Celebrity vs. Character in Modern Education

Joe diGenova, former U.S. Attorney for the District of Columbia, on the Fox News, December 5, 2017 "Tucker Carlson Show", made the following observations about the Federal Bureau of Investigation and its former director, James Comey:   

I think the FBI is in very serious trouble.  It started with James Comey.  Comey, the dirtiest cop in America, destroyed the FBI’s reputation with his bizarre personal behavior, beginning way before his July 5th news conference.  The bureau is in trouble.  It needs a major overhaul, and if it continues to resist Congress, I believe the contempt of Congress for the current director and other people in the agency is absolutely justified.

This was a stunning evaluation of Comey, who had basked in the apparently undeserved glow of positive press coverage during his tenure as FBI head.  But as details of the non-investigation and apparent Obama administration attempts to exonerate and cover up Hillary Clinton’s alleged scandals are increasingly exposed, the picture of James Comey and his upper level of FBI management seem more and more to justify diGenova’s harsh appraisal.   

This being the case, I was surprised to read on January 19, 2018, in the Chronicle of Higher Education that, “James Comey, who was fired last year as director of the Federal Bureau of Investigation by President Trump will co-teach this fall a course about “ethical leadership” to students at the College of William & Mary, his alma mater.”

Since Comey has been judged worthy of teaching ethics, there are a plethora of other interesting possibilities for this formerly prestigious institution of learning: 

  • Bill Clinton could teach a class on America’s changing family values;
  • Elizabeth Warren could teach a class on assuming ethnicity for career and profit;
  • Harvey Weinstein could teach a class on creative ways to enjoy a career in upper management;
  • Bill Cosby would be ideal for a class on chemistry and dating;
  • Matt Lauer could lecture on the use of modern technology to insure office security; and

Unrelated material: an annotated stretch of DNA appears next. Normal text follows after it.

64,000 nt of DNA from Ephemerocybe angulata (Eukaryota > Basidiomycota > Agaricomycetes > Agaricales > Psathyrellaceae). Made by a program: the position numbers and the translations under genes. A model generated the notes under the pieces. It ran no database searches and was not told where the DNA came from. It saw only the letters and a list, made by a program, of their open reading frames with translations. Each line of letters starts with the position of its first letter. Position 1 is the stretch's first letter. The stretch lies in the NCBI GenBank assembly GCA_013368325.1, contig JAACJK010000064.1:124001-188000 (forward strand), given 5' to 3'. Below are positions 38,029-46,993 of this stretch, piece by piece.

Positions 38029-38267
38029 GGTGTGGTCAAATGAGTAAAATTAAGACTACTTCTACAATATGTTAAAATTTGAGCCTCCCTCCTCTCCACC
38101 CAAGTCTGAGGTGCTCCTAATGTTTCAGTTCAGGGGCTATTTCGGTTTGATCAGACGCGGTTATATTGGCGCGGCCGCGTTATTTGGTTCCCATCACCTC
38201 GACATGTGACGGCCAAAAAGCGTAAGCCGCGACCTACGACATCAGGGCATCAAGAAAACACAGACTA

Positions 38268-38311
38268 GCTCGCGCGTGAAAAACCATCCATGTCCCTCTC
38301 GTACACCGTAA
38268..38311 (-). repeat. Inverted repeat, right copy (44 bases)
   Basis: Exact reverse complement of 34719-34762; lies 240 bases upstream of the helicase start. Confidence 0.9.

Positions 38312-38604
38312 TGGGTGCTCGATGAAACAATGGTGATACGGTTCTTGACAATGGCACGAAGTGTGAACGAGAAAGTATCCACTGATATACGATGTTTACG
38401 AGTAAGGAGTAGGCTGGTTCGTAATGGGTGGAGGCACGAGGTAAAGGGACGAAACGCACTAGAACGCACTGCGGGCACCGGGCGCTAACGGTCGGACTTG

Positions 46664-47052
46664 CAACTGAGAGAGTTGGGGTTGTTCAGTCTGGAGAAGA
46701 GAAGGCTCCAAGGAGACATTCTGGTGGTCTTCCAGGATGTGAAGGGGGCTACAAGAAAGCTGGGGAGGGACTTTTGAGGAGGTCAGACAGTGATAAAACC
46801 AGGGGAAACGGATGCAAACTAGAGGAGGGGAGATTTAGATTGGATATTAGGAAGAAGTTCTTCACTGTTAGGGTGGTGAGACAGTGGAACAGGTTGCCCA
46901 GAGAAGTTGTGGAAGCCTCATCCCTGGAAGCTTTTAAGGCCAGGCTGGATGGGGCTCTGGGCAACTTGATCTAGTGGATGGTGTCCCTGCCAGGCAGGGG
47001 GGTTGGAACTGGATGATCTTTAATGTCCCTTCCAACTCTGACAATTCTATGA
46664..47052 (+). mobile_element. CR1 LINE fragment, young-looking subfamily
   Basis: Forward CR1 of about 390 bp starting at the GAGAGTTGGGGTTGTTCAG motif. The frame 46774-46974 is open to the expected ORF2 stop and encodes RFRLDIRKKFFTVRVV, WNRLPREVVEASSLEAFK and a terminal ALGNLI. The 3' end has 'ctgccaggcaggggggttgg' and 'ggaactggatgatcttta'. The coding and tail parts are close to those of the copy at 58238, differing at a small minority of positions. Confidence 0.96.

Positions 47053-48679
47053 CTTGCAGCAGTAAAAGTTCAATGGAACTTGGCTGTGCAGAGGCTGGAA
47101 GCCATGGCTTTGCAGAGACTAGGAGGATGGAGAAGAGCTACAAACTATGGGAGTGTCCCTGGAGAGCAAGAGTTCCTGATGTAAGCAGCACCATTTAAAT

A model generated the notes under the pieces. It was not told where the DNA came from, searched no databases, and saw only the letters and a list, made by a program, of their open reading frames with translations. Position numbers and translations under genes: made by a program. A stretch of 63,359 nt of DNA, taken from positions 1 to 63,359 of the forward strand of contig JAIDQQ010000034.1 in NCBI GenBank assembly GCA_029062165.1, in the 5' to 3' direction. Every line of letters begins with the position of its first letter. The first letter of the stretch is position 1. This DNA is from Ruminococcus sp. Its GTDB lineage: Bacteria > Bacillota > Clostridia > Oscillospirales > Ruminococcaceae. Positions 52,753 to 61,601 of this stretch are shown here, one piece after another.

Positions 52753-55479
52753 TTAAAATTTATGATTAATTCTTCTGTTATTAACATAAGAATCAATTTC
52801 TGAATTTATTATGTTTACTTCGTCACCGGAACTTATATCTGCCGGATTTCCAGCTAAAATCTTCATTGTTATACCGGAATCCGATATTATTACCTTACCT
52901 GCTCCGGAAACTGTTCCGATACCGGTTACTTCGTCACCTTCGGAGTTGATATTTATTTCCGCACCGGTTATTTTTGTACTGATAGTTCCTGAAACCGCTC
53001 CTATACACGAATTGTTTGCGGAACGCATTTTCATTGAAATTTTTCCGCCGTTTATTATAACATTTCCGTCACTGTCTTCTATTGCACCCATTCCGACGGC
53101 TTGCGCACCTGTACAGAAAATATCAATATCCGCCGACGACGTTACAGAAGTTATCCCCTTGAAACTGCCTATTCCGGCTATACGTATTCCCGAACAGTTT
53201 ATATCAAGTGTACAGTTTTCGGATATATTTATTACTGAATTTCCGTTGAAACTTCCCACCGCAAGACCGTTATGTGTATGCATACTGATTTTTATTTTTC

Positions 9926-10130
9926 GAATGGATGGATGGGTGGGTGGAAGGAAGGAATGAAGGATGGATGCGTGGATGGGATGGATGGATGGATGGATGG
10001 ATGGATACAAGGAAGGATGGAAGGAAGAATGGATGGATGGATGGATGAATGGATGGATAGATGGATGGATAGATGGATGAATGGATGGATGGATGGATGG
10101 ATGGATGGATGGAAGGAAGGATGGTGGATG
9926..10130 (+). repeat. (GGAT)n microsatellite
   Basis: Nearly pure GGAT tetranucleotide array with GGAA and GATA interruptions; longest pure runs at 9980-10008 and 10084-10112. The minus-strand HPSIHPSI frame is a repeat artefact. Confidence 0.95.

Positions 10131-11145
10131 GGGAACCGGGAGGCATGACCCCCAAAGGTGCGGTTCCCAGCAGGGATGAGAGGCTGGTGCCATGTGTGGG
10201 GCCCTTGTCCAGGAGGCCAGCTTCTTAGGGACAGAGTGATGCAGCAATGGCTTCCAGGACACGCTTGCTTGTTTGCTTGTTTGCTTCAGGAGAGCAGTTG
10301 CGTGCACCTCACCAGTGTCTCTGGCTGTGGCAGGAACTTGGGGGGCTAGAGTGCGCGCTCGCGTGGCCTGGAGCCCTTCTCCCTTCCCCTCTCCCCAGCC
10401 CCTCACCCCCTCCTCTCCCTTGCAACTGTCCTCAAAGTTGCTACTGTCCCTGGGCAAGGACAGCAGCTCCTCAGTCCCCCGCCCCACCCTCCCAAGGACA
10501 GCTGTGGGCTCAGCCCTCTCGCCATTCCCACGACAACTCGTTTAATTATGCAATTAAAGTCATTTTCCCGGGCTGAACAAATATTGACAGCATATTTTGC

• Al Franken would be a draw for a class on professional behavior in the age of Clinton.

There are numerous other exciting educational possibilities.  As one can readily see, the sky is truly the limit for a university bereft of professorial standards other than that of celebrity. 

Joe diGenova, former U.S. Attorney for the District of Columbia, on the Fox News, December 5, 2017 "Tucker Carlson Show", made the following observations about the Federal Bureau of Investigation and its former director, James Comey:   

I think the FBI is in very serious trouble.  It started with James Comey.  Comey, the dirtiest cop in America, destroyed the FBI’s reputation with his bizarre personal behavior, beginning way before his July 5th news conference.  The bureau is in trouble.  It needs a major overhaul, and if it continues to resist Congress, I believe the contempt of Congress for the current director and other people in the agency is absolutely justified.

This was a stunning evaluation of Comey, who had basked in the apparently undeserved glow of positive press coverage during his tenure as FBI head.  But as details of the non-investigation and apparent Obama administration attempts to exonerate and cover up Hillary Clinton’s alleged scandals are increasingly exposed, the picture of James Comey and his upper level of FBI management seem more and more to justify diGenova’s harsh appraisal.   

This being the case, I was surprised to read on January 19, 2018, in the Chronicle of Higher Education that, “James Comey, who was fired last year as director of the Federal Bureau of Investigation by President Trump will co-teach this fall a course about “ethical leadership” to students at the College of William & Mary, his alma mater.”

Since Comey has been judged worthy of teaching ethics, there are a plethora of other interesting possibilities for this formerly prestigious institution of learning: 

  • Bill Clinton could teach a class on America’s changing family values;
  • Elizabeth Warren could teach a class on assuming ethnicity for career and profit;
  • Harvey Weinstein could teach a class on creative ways to enjoy a career in upper management;
  • Bill Cosby would be ideal for a class on chemistry and dating;
  • Matt Lauer could lecture on the use of modern technology to insure office security; and
  • Al Franken would be a draw for a class on professional behavior in the age of Clinton.

There are numerous other exciting educational possibilities.  As one can readily see, the sky is truly the limit for a university bereft of professorial standards other than that of celebrity.